The clinical subclassification of Crohn's disease by phenotype has recently been reevaluated.
Dr Marian Aldhous and colleagues from Scotland evaluated the relationships between smoking habit, age at diagnosis, and disease location.
The investigative team also assessed progression to stricturing or penetrating complications using the Montreal classification.
The investigators evaluated 408 patients, of which 157 were male with a median age of 29 years.
Data were collected on smoking habit, age at diagnosis, anatomical distribution, and disease behavior.
The team reported that follow-up data were available on all patients.
The investigators found that at diagnosis, ex-smokers were older than nonsmokers or current smokers.
|Smokers had less colonic disease than nonsmokers|
|American Journal of Gastroenterology|
Disease location differed according to smoking habit at diagnosis.
The investigators noted that current smokers had less colonic disease than nonsmokers or ex-smokers.
In univariate Kaplan-Meier survival analysis, smoking habit at diagnosis was not associated with time to development of stricturing disease.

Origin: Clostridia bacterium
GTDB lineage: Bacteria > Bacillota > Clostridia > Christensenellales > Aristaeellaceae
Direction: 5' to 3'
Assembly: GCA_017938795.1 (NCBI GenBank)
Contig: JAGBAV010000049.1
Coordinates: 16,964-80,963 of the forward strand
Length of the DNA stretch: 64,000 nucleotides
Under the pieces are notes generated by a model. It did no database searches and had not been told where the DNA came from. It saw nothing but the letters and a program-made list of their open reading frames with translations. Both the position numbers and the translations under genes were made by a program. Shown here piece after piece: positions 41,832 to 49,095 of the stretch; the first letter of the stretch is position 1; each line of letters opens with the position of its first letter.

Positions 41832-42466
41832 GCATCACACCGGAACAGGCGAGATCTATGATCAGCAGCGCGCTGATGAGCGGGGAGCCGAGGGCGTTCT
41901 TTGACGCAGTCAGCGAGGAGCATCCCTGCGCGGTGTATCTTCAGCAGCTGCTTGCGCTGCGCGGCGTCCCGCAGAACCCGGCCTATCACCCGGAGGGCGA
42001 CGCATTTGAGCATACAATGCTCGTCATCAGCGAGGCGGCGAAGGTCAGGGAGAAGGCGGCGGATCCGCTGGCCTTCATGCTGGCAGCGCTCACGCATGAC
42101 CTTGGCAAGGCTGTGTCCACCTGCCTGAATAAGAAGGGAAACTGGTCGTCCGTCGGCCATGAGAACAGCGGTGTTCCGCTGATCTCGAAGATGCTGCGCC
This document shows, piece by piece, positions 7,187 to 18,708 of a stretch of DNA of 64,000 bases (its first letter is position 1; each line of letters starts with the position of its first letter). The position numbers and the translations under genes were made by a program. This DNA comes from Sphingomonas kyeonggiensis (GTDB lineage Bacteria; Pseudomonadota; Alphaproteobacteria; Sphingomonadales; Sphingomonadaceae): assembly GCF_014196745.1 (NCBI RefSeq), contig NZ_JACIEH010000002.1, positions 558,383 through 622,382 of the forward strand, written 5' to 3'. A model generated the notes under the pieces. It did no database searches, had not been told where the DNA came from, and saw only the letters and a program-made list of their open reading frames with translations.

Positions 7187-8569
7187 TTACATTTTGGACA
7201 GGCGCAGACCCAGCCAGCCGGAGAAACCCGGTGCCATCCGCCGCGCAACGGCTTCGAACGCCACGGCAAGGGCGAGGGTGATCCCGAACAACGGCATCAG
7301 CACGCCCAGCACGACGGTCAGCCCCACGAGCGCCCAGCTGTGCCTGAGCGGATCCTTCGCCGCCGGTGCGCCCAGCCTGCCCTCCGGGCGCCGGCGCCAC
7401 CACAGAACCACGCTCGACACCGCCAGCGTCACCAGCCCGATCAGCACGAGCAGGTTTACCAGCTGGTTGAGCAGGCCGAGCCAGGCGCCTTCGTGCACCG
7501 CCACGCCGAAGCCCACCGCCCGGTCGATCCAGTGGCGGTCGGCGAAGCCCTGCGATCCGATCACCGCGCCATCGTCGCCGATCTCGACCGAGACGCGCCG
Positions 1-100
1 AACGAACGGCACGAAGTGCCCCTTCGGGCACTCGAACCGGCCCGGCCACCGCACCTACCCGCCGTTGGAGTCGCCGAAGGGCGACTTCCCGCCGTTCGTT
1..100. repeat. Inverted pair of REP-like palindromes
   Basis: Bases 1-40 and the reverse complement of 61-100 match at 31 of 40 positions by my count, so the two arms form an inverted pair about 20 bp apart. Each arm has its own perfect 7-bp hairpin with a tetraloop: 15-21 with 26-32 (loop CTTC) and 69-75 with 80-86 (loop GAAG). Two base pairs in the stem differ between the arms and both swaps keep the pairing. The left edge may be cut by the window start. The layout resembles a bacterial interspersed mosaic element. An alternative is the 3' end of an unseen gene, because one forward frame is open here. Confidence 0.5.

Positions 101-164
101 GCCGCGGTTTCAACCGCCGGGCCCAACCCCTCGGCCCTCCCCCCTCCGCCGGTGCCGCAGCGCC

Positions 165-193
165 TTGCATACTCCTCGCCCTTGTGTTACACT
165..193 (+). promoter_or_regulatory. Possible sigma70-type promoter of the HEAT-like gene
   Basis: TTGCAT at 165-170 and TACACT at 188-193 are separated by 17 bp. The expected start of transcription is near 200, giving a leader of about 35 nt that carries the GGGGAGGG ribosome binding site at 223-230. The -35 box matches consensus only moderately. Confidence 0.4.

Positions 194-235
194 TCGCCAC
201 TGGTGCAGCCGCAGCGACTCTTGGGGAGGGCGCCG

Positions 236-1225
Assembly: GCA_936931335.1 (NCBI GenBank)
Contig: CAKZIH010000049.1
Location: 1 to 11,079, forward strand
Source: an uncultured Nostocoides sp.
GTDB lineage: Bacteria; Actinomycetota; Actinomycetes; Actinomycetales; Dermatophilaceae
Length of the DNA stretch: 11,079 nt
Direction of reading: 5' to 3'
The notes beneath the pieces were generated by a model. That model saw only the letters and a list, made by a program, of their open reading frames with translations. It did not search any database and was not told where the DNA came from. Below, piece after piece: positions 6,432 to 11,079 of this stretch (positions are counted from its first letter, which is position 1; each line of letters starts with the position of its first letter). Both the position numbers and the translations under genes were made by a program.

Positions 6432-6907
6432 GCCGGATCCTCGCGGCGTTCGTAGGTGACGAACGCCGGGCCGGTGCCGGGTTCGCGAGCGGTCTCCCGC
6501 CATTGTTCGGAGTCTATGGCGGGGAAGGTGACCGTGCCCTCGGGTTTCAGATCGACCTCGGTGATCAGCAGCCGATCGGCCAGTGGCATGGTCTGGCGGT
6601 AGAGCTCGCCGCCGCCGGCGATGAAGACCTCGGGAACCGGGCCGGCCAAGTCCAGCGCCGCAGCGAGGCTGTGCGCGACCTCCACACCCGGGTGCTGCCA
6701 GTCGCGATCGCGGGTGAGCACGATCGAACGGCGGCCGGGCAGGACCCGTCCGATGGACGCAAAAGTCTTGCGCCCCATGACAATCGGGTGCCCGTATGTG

The team observed that smoking habit at diagnosis was also not associated with internal penetrating disease, perianal penetrating disease, or time to first surgery.
Patients with isolated colonic disease were slower to develop strictures or internal penetrating disease, and to require surgery.
The team used cox models with smoking habit as time-dependent covariates to further investigate these associations.
The investigators showed that, relative to ileal location of disease, progression to stricturing disease was less rapid for patients with colonic disease.
However, the team observed that this was not independently affected by smoking habit.
Progression to surgery was also slower for colonic than ileal disease location, but was independent of smoking habit.
Dr Aldhous' team concluded, “Smoking habit was associated with age at diagnosis and disease location in Crohn's disease.”
“Disease location was associated with the rate of development of stricturing complications and requirement for surgery.”
“The pathogenic basis of these observations needs to be explained.”